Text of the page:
12.01.2018 - UNESCO Venice Office

Resilience of cultural heritage to natural disasters: Seismic resonance response assessed in Crete

Bernard Gagnon - View of Agios Minas Cathedral, Heraklion, Crete, Greece

Financially supported by UNESCO and the Japanese Fund-in-Trust project “International Platform for Reducing Earthquake Disasters”, the project on “Seismic response assessments of minarets and important high-rise historical and monumental structures in Crete (Greece)” ended with a final workshop held on 14-15 December 2017 in Chania. UNESCO’s contribution illustrates how the interdisciplinary actions under implementation in South-East European countries are in line with their priorities in the field of Disaster Risk Reduction and, in particular, their need of building capacities to better address seismologic risks.

The resilience of cultural heritage to natural disasters has been articulated in the 2015 Sendai Framework, and in the 2013 European Union Civil Protection legislation. In such direction, the 2030 Agenda for Sustainable Development calls for the fulfilment of the Sendai recommendations and a new approach to manage and prepare for disasters, moving away from reacting to crises, towards proactively managing risks and fostering risk-informed sustainable development.

In 2017, within the context of the UNESCO-Japan Funds-in-Trust project “International Platform for Reducing Earthquake Disasters”, the UNESCO Chair on Solid Earth Physics & Geo-hazards Risk Reduction (Greece) started implementing the project “Seismic response assessments of minarets and important high-rise historical and monumental structures in Crete (Greece)”.  The objective was to investigate the seismic resonance response of minarets and high-rise bell towers of monumental churches and important high-rise monuments in the historical cities of Chania, Heraklion and Rethimnon in Crete (Greece) - using micro-tremors, processed through Horizontals over the Vertical Spectral ratio technique (HVSR).

Better protecting high-rise monuments against seismic risk is of great relevance for all countries in South-East Europe (SEE) and a concern for many World Heritage sites in the region. Organized with the support of the UNESCO Regional Bureau for Science and Culture in Europe, the final workshop in Chania aimed to present the results of the project, raise awareness of and transfer the research outcomes among regional and local authorities, local communities and the private sector. Among its priorities was to facilitate an exchange of experience and knowledge among experts from SEE.

The workshop included presentations on the engineering experience in a restoration project (the Acropolis in Athens), the seismic scenarios for the Aegean Sea (a necessary basis for heritage conservation in the region) and more experiences from Italy, Albania and The former Yugoslav Republic of Macedonia.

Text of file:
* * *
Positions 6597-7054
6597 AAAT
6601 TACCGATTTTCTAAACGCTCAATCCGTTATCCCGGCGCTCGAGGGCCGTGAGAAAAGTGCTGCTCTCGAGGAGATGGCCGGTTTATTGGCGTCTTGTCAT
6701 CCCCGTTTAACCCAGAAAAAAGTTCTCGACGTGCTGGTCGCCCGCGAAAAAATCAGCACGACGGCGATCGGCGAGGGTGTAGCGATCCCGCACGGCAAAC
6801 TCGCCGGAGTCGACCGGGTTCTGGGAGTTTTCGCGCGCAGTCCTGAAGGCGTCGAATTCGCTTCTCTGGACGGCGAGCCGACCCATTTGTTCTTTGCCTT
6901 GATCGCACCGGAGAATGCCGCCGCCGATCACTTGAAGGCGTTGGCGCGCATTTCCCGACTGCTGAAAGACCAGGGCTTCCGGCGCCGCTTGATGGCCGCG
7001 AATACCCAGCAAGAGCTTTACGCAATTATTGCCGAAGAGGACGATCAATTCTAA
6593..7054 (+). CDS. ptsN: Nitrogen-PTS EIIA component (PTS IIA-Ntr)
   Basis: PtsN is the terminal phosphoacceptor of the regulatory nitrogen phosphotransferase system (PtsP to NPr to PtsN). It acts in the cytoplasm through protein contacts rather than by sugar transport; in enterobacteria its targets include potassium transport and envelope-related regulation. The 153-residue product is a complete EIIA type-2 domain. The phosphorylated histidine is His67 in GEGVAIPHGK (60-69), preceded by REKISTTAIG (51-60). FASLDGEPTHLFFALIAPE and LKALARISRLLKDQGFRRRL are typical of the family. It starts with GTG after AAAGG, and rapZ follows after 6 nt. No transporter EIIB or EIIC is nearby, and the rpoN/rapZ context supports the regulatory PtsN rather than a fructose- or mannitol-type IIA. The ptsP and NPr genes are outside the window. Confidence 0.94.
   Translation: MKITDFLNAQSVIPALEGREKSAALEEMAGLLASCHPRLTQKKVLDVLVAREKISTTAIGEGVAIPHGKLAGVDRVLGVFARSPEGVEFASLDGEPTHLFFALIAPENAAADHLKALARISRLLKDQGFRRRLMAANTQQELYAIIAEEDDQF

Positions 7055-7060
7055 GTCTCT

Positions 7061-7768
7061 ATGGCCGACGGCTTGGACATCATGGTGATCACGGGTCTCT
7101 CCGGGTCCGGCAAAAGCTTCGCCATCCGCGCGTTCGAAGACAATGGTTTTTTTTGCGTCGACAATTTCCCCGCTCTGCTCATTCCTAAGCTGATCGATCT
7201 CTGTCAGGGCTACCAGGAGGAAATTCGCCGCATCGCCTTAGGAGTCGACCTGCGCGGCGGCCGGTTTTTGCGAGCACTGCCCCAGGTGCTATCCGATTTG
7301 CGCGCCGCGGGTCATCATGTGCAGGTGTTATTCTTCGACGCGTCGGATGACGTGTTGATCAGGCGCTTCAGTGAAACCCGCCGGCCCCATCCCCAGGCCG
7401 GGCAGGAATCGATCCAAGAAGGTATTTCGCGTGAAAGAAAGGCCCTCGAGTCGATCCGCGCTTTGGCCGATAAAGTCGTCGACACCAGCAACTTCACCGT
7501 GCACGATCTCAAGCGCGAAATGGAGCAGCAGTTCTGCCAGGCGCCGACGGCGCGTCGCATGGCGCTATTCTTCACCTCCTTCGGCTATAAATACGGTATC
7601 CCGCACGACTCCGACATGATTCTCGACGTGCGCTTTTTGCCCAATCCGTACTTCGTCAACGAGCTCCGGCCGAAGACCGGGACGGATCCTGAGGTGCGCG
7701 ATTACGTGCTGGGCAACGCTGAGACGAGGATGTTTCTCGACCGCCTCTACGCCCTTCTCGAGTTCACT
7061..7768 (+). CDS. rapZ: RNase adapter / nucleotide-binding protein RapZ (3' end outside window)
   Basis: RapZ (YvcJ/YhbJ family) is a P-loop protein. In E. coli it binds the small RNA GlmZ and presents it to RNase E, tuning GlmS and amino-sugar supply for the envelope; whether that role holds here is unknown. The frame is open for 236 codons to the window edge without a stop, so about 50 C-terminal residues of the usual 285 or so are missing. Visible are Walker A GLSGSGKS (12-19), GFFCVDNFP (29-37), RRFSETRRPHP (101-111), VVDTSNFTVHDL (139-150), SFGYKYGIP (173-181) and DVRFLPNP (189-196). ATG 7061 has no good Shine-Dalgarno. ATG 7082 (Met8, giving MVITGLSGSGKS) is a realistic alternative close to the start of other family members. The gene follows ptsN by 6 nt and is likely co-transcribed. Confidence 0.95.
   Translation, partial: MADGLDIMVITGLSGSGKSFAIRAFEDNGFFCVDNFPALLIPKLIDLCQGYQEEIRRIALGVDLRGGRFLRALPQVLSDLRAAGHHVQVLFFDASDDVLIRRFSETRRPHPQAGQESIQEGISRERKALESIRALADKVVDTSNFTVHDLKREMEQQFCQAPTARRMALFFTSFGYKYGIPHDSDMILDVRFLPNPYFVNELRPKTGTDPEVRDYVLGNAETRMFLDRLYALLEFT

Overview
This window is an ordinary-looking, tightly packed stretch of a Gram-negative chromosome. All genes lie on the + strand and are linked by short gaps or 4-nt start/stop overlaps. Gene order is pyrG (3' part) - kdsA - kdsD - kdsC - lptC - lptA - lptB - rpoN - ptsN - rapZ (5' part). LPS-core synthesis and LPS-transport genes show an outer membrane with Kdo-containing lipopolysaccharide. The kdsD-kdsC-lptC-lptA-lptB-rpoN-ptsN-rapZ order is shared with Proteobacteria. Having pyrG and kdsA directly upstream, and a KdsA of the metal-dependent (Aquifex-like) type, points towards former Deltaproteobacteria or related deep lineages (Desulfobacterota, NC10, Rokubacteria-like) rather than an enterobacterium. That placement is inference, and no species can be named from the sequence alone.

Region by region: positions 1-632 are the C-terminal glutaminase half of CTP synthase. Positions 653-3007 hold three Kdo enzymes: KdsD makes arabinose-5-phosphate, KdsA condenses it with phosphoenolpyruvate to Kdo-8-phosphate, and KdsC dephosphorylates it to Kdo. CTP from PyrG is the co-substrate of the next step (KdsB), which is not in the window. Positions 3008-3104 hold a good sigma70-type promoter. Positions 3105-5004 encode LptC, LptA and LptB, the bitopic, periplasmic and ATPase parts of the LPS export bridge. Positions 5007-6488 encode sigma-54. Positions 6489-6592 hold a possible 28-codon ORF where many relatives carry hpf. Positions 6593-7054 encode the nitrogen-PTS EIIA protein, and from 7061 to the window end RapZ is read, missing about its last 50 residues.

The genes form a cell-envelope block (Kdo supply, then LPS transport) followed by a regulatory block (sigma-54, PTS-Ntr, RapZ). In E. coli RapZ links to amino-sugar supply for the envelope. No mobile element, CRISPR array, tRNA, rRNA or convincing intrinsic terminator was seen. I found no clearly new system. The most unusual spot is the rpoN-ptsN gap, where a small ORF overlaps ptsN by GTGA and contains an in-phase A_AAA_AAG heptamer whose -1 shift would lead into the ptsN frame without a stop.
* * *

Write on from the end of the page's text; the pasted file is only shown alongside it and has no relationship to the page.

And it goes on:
Participants stressed the importance of adopting interdisciplinary approaches to the protection of monuments and the establishment of interdisciplinary teams including geologists, geophysicists, mathematicians, engineers, archaeologists. Many European projects do not encourage such interdisciplinary approach, for example, having strong emphasis on engineering aspects but ignoring historical/archaeological issues. It takes time to generate a basis for better cooperation.

UNESCO works on Disaster Risk Reduction (DRR) in all sectors of competence. Most UNESCO DRR activities in Europe are developed by this Regional Bureau, dealing not only with capacity-building efforts in UNESCO Designated Sites, but also strengthening the capacities of emergency planners and responders at national and local levels, notably through its participation in EU-funded projects, such as FLOODIS and I-REACT.

At the international level, UNESCO pursues the wider use of science and technology to comprehend hazard and vulnerability (both human and economic loss). Adopting a “knowledge brokering” approach, meaning that stakeholders must be involved actively throughout the planning and implementing of DRR plans and actions, working closely with end users, application developers and governmental authorities from the beginning of a project.

The Chania workshop sessions showed the progress made in various interrelated disciplines of seismology and conservation, protection, and restoration of monuments, including monitoring, modelling, capacity to anticipate, and technologies. The knowledge generated remains, however, scarcely used by decision makers both at local and national level. There is often a lack of adequate preparation of stakeholders, but also a real difficulty for them to comprehend the complexity of the approaches needed to properly address seismic risks.

The knowledge gained on specific historical monuments concerning their capacity to support or resist seismic events could be extended to modern buildings, leading to the elaboration of “rules of good building, restoration, and reinforcement”. Good practices are not exclusively modern and learning from the past should be encouraged. An interdisciplinary group of experts like the one in Chania could contribute to the production of catalogues of methods and solutions, and to the updating of protocols for heritage protection in SEE.




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